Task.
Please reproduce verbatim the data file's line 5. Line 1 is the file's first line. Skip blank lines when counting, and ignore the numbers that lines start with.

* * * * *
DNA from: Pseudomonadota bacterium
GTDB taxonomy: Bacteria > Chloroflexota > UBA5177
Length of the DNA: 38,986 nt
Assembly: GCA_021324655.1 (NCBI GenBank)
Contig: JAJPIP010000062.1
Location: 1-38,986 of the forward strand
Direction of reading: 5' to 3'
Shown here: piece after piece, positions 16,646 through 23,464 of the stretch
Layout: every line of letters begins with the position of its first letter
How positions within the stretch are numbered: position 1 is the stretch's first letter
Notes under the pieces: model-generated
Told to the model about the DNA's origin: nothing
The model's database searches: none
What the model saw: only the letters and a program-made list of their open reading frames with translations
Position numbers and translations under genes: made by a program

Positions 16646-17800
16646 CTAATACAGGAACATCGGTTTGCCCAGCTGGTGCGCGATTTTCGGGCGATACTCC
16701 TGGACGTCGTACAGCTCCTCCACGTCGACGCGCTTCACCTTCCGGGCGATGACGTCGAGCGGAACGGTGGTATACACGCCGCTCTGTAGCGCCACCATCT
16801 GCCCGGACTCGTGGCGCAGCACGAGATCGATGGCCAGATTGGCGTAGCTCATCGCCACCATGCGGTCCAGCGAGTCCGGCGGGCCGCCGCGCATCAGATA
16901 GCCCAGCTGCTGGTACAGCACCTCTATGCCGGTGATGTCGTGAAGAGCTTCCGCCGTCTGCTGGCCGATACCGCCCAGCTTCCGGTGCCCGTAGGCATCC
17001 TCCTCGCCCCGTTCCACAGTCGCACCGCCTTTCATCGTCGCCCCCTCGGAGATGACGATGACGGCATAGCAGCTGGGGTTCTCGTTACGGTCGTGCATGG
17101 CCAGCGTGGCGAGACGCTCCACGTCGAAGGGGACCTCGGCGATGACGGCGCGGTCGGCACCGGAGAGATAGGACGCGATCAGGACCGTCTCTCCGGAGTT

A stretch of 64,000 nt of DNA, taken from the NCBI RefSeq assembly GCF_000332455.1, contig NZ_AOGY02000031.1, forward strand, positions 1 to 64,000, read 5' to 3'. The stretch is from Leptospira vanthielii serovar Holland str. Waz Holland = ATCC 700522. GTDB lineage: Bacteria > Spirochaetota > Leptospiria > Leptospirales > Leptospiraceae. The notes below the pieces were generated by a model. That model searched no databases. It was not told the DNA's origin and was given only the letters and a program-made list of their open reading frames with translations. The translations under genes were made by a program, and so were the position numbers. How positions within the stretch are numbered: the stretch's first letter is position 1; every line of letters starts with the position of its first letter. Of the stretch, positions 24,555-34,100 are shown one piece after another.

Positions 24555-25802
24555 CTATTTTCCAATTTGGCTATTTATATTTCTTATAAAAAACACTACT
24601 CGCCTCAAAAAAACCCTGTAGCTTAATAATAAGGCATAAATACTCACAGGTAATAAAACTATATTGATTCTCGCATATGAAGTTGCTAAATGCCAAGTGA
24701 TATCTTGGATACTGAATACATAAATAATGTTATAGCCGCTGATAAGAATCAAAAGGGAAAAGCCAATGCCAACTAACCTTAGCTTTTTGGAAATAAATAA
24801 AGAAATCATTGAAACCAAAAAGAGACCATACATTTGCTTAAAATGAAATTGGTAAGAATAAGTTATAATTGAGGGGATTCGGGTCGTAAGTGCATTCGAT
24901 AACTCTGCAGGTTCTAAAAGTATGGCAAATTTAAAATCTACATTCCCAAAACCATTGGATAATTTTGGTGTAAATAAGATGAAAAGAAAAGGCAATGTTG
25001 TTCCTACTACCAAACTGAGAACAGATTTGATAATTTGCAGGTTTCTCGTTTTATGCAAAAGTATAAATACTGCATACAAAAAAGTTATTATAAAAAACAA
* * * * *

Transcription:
Contig: JAJPIP010000062.1